Read the entire report, Exploring New Frontiers.
Written by C. S. Wilson, B. Krehbiel, and H. D. Blackburn
Genetic diversity underpins the livestock breeders’ ability to improve the production potential of their livestock. Therefore, it is important to periodically assess genetic diversity within a breed. Such an analysis was conducted on U.S. dairy goat breeds and this article is an overview of that work. In March 2014, pedigree files were obtained from the American Dairy Goat Association (ADGA) in order to conduct a genetic diversity evaluation using pedigree information and assess how well the bucks in the National Animal Germplasm Program (NAGP) gene bank represent various goat breeds. NAGP is part of the U.S. Department of Agriculture. The primary function of the gene bank is to serve as a strategic reserve of genetic diversity for the livestock industry to use, particularly in the event of a local or national crisis such as rebuilding breeds after an epidemic. Additional material is in the gene bank for use by breeders and researchers for DNA analysis or reintroduction of genetics that are no longer commercially available. The NAGP gene bank currently includes more than 22,700 animals and 778,000 units of germplasm and various tissues. Of this collection, 409 animals (9,657 units) are goats. Within the goat collection, 146 animals (1,900 units) are from dairy breeds and, within that, 73 animals (1,542 units) have semen stored.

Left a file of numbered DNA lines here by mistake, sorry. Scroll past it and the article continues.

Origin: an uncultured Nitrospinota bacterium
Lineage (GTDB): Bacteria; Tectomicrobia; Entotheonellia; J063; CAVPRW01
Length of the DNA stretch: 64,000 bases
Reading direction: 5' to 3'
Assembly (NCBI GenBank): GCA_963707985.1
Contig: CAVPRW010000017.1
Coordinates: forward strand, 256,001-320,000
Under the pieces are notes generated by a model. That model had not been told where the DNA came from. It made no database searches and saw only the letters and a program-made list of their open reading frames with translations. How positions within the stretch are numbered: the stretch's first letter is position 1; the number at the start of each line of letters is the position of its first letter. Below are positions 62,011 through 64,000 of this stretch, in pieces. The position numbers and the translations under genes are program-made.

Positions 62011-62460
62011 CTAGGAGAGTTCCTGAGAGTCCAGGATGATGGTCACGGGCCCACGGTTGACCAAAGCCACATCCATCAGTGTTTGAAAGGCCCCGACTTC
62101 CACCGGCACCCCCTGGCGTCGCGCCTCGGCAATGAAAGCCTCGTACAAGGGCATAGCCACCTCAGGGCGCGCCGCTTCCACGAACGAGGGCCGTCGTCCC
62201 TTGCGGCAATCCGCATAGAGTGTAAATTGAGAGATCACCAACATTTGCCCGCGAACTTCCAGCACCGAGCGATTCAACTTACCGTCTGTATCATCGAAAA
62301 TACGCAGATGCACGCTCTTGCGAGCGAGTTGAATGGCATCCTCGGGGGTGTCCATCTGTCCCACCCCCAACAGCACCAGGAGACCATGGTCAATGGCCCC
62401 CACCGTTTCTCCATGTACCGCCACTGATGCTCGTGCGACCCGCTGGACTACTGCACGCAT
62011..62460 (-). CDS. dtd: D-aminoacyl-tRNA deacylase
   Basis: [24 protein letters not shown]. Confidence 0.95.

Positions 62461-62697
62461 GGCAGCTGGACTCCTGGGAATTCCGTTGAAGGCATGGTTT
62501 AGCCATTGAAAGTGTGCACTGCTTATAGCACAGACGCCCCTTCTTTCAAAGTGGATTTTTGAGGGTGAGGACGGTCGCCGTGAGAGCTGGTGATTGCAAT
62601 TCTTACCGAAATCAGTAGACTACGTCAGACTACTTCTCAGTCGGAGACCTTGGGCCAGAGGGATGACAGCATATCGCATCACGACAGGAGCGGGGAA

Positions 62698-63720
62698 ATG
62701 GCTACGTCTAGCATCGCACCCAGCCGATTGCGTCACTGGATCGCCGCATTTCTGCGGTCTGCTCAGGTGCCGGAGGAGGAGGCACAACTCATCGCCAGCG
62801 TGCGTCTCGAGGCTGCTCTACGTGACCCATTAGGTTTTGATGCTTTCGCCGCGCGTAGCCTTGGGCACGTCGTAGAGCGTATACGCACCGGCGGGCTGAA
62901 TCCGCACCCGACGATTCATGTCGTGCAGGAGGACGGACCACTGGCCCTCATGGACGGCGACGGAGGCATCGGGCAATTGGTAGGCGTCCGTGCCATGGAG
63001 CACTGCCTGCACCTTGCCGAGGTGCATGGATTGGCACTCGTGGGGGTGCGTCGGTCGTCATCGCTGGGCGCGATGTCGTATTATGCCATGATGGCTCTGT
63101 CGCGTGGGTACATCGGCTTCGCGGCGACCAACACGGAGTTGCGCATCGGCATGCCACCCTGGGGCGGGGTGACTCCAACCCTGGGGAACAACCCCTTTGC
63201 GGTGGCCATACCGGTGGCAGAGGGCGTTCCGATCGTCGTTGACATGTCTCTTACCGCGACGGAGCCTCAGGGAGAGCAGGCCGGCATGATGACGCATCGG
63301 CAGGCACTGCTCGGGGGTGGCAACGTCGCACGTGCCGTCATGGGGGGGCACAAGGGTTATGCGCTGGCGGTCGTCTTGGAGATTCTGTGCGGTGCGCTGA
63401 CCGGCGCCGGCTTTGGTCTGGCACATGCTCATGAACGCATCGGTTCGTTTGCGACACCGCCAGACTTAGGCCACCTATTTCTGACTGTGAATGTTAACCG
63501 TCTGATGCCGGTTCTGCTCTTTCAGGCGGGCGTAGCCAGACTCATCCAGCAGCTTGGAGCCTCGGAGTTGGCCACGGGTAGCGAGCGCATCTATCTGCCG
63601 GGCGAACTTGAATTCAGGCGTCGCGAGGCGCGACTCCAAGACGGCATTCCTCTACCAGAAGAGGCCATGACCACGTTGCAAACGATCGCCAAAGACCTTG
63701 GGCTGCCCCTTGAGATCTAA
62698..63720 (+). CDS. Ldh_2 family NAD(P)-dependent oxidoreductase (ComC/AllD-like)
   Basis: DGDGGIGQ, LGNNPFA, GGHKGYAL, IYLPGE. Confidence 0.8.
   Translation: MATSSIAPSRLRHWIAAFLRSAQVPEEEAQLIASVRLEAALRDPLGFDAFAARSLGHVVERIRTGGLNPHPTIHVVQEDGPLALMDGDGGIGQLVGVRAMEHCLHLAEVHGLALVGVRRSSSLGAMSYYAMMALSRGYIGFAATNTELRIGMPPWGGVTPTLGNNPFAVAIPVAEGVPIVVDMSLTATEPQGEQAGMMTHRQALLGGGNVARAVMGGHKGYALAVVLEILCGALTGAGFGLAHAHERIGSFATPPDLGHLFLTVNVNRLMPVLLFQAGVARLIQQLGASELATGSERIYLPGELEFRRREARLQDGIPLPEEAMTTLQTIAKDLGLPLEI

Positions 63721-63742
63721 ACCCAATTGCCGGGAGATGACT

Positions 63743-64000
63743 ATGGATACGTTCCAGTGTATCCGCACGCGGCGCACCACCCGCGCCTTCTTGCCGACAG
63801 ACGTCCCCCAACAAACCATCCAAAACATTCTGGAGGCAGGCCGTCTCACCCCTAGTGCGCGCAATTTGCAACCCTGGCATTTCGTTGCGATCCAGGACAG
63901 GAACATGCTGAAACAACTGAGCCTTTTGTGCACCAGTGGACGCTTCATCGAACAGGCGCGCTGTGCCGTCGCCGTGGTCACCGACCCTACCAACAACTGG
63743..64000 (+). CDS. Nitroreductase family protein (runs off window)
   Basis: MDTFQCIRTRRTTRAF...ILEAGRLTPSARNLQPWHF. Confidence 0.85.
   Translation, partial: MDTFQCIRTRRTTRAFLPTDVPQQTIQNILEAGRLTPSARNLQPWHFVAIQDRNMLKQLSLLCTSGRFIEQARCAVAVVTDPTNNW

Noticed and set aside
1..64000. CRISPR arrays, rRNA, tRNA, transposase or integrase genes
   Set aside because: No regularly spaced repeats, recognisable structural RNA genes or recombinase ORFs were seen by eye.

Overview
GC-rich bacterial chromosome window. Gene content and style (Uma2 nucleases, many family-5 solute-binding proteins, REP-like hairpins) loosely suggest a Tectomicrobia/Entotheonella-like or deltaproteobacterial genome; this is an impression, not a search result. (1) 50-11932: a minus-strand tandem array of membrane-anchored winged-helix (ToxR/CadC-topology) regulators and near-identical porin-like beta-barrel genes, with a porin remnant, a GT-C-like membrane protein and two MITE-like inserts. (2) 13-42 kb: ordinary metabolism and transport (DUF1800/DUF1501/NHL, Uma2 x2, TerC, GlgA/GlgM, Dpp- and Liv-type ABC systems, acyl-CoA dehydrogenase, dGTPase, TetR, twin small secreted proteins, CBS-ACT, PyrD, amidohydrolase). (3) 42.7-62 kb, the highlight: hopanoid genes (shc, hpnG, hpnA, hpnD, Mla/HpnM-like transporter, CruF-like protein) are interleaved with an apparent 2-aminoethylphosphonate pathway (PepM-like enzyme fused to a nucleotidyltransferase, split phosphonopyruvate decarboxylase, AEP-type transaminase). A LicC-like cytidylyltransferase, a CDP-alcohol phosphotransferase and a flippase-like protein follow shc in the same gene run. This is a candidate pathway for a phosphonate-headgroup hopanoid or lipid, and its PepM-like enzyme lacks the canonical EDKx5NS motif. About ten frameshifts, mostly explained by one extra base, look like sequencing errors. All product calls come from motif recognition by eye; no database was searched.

This year will be the 3rd Annual National Goat Expo. This year’s NGE will take place September 25-29, 2014 at the McLean County Fairgrounds in Bloomington, Illinois.
The first year was a huge success with 400-450 goats in attendance in 2012 with about 600-800 people in attendance with their goats or for seminars. In 2013, this number increased to a total of 825 goats in attendance for show and exhibit, people in numbers for the 5 days increased to 2500+ attending seminars and shows, showing goats or being vendors. The organizers are excited to announce they have increased attendance again, and the number of goats showing at NGE. Boer goats were the highest in number with 162 goats.
The International Goat Association promotes goat research and development for the benefit of humankind, to alleviate poverty, to promote prosperity and to improve the quality of life.